• Ensure a firm grip on the load: Firm griping on the load is very important to avoid slipping off the load and falling which can cause personal injuries. You must use both hands to lift and shift the load. Hug the load and keep it close to your body as this is called a hook grip which will give you a strong grip over the load. You must keep the load close to your waist and the heaviest side of the load should be next to your body as it will avoid awkward body posture and will prevent potential injuries.
  • Proceed with caution: Once the load is lifted and held securely, move forward towards the destination smoothly with caution. You must avoid jerk movement to maintain controls on load. Moving paths must be cleared of any obstacles to avoid tripping hazards.    
  • Place the load down slowly: The destination for placing the load should be a convenient spot where workers can put down the load safely. Load must be placed down slowly instead of suddenly dropping as it can bounce and hit back to workers causing injuries. You must put down the load slowly or smoothly as much as possible to avoid unnecessary strain and injury.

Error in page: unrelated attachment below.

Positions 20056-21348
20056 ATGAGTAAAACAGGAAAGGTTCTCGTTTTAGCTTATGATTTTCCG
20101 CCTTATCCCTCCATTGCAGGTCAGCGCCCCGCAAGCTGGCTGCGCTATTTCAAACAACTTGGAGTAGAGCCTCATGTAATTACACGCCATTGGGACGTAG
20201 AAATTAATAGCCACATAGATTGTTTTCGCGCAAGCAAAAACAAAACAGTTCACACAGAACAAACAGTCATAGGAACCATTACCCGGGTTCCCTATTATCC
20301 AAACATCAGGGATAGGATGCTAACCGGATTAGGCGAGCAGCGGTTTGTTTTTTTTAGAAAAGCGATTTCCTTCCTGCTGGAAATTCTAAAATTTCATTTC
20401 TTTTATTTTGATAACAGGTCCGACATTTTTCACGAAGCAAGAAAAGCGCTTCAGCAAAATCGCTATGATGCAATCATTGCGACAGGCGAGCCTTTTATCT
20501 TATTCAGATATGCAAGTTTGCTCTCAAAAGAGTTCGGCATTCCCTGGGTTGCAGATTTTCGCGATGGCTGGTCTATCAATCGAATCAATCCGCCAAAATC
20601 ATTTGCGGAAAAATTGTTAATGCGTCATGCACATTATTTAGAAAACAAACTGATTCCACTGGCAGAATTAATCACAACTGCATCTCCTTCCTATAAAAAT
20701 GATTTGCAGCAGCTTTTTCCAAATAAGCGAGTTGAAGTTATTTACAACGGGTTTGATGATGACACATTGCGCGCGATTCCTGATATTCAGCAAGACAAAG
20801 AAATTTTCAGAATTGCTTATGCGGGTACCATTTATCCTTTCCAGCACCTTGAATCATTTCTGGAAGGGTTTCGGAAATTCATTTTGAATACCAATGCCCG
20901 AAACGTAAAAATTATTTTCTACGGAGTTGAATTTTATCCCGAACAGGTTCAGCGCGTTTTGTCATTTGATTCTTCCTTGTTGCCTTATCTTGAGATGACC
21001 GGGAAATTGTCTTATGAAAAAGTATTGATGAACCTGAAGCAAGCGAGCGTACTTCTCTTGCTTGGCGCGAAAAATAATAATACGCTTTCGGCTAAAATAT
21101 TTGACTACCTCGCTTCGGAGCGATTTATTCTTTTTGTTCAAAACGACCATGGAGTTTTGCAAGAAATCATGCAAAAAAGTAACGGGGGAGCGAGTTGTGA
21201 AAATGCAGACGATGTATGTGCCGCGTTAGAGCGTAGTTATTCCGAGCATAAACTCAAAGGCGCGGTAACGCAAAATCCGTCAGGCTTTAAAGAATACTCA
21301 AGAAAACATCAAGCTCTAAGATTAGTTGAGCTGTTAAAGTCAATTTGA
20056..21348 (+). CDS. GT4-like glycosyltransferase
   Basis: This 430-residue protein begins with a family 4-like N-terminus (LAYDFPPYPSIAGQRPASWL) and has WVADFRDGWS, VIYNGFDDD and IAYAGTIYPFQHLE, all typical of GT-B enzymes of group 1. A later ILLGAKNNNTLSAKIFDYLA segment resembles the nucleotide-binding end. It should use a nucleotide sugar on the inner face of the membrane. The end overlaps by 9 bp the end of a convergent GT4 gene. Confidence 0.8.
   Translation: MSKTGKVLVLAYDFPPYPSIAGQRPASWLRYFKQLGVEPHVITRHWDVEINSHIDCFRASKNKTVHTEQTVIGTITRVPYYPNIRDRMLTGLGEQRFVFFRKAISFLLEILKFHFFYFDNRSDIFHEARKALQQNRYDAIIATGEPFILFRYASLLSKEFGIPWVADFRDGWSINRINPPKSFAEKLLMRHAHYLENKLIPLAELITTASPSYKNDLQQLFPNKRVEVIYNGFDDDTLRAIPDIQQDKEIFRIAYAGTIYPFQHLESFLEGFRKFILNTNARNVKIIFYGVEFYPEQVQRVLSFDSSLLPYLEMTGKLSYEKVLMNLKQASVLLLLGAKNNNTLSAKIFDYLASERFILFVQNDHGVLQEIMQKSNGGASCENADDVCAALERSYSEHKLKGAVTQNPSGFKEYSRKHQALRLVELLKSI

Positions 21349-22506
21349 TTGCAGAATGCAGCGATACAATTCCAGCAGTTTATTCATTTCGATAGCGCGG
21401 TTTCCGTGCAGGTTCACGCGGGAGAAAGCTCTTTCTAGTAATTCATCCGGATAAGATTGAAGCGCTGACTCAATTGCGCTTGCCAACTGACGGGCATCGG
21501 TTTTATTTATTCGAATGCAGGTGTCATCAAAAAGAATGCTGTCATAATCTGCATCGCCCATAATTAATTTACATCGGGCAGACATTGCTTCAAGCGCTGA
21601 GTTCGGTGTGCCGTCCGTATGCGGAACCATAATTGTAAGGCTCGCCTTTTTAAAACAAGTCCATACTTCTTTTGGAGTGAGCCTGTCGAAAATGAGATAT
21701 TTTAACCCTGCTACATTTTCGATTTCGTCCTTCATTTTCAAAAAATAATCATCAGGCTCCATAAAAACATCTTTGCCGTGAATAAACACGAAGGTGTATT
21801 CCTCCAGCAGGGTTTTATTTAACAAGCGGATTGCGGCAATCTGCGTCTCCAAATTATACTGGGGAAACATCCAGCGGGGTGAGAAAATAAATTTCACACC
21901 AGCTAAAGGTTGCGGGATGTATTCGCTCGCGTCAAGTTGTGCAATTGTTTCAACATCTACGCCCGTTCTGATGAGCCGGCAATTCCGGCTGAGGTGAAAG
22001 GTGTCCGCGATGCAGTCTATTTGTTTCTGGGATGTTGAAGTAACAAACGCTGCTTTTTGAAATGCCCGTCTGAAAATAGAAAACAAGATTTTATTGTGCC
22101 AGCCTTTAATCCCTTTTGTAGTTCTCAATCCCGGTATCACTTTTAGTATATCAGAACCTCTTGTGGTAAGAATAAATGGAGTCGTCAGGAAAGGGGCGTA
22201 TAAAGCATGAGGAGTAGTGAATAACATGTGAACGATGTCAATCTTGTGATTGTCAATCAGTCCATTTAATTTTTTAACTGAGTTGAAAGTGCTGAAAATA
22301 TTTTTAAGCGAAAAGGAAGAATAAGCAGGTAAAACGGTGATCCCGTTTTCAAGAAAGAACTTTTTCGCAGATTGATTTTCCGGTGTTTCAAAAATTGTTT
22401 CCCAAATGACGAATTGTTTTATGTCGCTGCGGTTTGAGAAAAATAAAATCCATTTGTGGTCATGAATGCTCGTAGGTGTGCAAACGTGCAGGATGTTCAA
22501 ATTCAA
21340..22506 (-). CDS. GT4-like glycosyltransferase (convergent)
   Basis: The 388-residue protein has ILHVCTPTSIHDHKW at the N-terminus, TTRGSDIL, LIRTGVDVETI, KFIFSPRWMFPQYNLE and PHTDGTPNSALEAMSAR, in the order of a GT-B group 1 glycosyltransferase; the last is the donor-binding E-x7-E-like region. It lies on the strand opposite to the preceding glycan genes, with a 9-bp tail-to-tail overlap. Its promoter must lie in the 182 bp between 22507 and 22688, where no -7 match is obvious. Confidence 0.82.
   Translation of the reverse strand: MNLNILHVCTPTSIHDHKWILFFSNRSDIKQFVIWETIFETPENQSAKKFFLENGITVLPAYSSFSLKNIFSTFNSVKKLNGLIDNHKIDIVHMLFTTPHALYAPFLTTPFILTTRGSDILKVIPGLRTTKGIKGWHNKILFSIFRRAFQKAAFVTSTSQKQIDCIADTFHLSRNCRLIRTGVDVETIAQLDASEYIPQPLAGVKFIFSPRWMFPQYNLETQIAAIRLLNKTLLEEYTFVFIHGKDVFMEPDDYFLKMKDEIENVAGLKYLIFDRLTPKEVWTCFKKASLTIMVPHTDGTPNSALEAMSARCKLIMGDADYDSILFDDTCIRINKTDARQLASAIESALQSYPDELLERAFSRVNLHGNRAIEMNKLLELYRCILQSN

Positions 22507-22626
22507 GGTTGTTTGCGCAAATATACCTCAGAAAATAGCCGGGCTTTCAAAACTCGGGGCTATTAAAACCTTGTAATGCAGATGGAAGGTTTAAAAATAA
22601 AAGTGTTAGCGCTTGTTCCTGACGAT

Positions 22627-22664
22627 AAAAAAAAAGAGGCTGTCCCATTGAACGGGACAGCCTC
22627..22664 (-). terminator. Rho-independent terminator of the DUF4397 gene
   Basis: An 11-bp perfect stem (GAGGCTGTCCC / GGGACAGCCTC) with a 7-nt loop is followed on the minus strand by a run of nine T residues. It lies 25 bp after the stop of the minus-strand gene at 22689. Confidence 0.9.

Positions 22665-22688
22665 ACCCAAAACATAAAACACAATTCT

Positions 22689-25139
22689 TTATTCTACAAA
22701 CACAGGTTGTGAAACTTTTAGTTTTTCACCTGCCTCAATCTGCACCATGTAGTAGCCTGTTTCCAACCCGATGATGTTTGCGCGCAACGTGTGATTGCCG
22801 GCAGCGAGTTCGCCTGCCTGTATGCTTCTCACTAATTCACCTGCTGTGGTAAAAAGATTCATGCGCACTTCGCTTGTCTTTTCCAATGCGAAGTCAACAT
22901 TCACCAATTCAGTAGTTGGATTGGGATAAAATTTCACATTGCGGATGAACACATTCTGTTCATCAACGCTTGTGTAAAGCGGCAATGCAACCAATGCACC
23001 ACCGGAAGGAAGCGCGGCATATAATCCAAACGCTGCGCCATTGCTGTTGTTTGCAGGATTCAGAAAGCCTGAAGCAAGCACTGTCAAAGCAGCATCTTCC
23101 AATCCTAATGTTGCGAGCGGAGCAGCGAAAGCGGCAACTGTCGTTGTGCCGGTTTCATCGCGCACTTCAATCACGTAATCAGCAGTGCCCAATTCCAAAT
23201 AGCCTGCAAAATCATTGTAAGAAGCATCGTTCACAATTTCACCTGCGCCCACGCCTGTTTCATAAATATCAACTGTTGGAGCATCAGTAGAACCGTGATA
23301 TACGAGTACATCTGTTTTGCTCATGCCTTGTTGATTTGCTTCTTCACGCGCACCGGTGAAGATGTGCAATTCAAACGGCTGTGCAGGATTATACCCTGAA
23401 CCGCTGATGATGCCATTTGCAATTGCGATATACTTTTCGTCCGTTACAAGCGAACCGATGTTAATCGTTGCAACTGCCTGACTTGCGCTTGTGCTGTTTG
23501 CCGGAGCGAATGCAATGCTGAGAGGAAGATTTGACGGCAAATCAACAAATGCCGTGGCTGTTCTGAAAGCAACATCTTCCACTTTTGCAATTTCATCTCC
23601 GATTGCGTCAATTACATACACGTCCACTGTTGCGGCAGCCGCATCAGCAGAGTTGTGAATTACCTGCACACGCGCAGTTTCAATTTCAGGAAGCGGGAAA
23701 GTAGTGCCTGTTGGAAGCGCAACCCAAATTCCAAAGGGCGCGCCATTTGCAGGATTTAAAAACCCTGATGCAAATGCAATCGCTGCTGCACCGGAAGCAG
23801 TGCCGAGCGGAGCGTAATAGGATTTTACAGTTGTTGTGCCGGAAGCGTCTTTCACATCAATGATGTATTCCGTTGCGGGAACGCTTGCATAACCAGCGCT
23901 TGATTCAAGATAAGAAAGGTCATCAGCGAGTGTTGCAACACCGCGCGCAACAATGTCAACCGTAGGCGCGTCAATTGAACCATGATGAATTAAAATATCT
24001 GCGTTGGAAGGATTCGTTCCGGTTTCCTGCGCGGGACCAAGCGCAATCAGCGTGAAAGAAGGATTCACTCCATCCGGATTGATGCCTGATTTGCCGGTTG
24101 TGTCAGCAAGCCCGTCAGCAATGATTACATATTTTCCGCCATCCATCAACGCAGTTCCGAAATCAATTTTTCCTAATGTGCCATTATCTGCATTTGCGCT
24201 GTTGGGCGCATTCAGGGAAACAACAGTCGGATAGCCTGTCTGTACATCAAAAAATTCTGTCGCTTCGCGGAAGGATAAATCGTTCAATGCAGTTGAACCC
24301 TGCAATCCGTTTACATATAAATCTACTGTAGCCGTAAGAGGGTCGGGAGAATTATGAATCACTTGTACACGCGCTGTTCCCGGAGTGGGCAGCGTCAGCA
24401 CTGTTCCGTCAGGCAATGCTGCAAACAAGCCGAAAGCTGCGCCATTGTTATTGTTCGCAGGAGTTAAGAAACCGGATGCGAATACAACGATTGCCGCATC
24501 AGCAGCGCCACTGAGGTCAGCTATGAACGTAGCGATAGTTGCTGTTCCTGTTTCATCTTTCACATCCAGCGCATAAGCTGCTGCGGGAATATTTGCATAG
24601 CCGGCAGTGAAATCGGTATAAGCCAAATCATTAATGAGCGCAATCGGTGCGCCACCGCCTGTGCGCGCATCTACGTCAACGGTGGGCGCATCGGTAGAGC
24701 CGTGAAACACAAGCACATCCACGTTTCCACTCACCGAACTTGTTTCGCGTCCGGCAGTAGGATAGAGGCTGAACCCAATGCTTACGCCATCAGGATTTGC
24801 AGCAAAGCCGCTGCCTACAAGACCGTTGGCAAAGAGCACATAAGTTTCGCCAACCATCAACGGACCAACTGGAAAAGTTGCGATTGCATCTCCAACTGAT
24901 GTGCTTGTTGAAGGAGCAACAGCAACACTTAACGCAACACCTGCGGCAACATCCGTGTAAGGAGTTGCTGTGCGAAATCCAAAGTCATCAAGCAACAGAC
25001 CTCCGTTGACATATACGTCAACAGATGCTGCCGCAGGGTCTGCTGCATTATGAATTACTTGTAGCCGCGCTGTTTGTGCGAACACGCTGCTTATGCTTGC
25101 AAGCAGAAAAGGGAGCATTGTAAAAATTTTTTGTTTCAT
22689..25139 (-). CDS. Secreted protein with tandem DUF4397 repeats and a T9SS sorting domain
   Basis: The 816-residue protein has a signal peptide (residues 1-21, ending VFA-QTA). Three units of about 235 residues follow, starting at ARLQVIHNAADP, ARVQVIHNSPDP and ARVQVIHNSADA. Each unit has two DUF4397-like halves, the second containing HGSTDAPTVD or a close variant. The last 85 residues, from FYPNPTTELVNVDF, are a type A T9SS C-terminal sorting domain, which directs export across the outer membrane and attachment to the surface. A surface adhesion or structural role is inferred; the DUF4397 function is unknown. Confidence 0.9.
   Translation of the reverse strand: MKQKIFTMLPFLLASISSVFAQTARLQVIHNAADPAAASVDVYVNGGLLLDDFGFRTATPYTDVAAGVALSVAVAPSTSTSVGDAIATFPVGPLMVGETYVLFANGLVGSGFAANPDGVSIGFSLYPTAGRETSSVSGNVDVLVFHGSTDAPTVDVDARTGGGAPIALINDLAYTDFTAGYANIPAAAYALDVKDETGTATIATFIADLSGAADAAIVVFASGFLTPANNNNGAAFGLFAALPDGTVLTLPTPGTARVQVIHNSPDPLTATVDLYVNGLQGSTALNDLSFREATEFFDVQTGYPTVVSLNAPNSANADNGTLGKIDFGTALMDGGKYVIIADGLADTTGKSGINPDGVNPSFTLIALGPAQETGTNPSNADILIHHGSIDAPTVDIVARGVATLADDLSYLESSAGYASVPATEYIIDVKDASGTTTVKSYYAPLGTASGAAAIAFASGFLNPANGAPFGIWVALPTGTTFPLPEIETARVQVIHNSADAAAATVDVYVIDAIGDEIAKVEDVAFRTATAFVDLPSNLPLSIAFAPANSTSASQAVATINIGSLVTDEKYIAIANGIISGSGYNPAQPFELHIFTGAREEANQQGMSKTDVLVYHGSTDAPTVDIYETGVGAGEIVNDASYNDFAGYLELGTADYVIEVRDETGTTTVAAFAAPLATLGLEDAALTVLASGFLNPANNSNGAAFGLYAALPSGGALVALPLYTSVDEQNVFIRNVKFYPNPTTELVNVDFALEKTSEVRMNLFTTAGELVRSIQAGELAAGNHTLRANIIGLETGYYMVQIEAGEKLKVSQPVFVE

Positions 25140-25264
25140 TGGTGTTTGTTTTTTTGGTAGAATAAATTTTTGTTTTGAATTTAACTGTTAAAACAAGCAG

Conclusion

Manual handling hazards are common in many workplaces where workers are required to carry out lifting, lowering, pushing, pulling, moving, and transporting the loads manually. Workers must be trained adequately to identify the hazards involved in manual handling activity and their respective control measures for the safe operation of manual handling.

Always adopt safe manual handling techniques to avoid injuries and property damage while performing manual handling activities.

Q1. What is manual handling definition?

Ans. Manual handling means transporting or supporting the loads by using hand or bodily force is called manual handling activity such as lifting, lowering, pulling, pushing, moving, and carrying the loads manually.

Q2. What is an example of a manual handling hazard?

Ans. The manual handling hazard examples include
manually lifting heavy loads, lack of training, poor griping on the load, repetitive movements, awkward body postures, unsafe access & egress, poor illumination, unstable load, and not wearing personal protective equipment (PPE), etc.

Q3. What are the safe manual handling techniques?

Ans. The safe manual handling techniques shall include, proper planning, assessment of load, checking the routes for any obstruction, proper griping, using an adequate number of workers, frequent rest breaks to avoid tiredness, and a clear destination for manual handling.